Suddenly the counselors are chosen for the summer at camp, I go to Seattle to look at potential neighborhoods in about 10 days, I have an online First Responder course to get going on, and then I’m due up at my summer job on the 29th of April. Somewhere in there I’m supposed to appeal for tuition. Suddenly these things that I thought I had time for need to happen RIGHT NOW and some days that feels good, and some days it feels like I’m desperately wanting to press pause and tell the world WAIT wait wait – hold on – I’m still absorbing yesterday, I’m still absorbing this morning, I’m still dealing with 6 months ago stop stop STOP. I’m not ready! I’m okay with this having things to do every week but deadlines… christ, I was terrible with deadlines before, let alone now.

Still, it’s a bit different. The things that are happening are things I want. Things I’m motivated about: preparing for this summer’s camp season, preparing to move to Seattle, preparing for… some sort of fresh start. It’s much easier to reign in the panic when it’s things that will inevitably make me smile rather than the misery I was putting myself through with school, slogging through anxiety day after day, only to feel like a failure come finals and wanting to give everything up.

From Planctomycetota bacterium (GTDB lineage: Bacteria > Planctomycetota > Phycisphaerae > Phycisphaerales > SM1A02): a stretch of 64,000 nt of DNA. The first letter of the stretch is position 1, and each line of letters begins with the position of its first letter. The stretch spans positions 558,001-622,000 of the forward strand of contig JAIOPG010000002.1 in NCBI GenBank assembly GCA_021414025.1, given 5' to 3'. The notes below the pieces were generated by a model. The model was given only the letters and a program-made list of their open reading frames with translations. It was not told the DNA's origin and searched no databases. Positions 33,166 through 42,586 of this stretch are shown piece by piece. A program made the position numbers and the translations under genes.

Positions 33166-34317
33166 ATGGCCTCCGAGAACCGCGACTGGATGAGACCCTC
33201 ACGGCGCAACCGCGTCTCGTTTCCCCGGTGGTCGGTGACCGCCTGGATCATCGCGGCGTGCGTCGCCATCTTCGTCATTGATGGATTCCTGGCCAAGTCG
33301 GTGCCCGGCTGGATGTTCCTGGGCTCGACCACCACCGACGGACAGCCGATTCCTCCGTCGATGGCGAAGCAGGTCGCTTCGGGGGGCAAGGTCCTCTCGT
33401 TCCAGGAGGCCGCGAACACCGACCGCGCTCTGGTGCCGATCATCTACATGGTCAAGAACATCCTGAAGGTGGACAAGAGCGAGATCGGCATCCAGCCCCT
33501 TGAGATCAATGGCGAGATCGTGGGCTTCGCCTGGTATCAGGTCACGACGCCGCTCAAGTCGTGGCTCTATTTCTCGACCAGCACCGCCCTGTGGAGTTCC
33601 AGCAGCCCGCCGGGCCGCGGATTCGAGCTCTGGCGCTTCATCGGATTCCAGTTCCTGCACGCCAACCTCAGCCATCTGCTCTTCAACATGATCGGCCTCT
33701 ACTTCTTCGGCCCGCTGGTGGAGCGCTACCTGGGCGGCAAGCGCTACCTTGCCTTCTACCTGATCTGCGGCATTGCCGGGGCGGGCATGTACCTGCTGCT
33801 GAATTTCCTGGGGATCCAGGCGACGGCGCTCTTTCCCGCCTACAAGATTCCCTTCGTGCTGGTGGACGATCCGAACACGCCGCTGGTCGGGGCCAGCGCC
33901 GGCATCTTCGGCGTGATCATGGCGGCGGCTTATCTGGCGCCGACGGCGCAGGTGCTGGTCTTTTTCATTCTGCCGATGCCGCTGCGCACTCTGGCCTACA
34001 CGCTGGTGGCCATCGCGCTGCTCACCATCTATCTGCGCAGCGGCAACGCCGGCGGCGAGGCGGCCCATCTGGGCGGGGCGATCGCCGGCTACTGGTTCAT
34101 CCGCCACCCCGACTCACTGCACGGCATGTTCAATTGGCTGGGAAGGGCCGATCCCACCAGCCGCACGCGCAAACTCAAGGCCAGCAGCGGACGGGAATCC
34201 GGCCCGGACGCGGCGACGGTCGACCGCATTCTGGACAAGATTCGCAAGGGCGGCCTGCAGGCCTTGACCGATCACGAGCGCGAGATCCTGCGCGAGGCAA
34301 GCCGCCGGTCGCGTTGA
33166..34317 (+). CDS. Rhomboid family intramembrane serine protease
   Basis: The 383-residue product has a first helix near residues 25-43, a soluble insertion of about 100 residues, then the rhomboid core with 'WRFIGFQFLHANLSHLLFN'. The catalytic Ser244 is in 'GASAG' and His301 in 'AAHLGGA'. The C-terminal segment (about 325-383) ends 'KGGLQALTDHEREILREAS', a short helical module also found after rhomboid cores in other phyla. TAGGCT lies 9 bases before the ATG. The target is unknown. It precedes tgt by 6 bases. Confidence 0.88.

It has purpose. A degree technically would have had purpose too, but, well, I was too buried to see what it could possibly be at the time. I do better with something tangible, and while that’s near-sighted of me in the grand scheme of things, right now I need things to have direct results. I need to be able to do something, and see the difference I make – however minor – to give me more reasons to get up every morning and keep doing that thing.

You know, I thought this blog was going to have a lot more gaming nonsense on it than it has so far. I’ve got ideas for posts in my head but it’s hard to get myself to sit down and type. I used to have trouble because I always felt like as much as I wanted to journal, I wanted to talk to people or have fun or sleep (priorities, I has them) more. Now I know journaling is probably one of the more productive or healthy things I can do with my time – I mean, do I really need to watch the latest Project Runway right now? [If Michelle doesn’t win this season, I will curse Heidi Klum to break a stiletto.]

I want to talk about March, but it would be long involved so I will bullet-point the highlights: Continue reading

To trigger or not to trigger…

A warning to anyone reading: some things in this entry may be considered graphic, as I’m about to discuss things in media that have and haven’t been a trigger for me due to Ross’s death. If your sensitivity is different than mine, or you’re also personally close to the situation, it might be hard to read.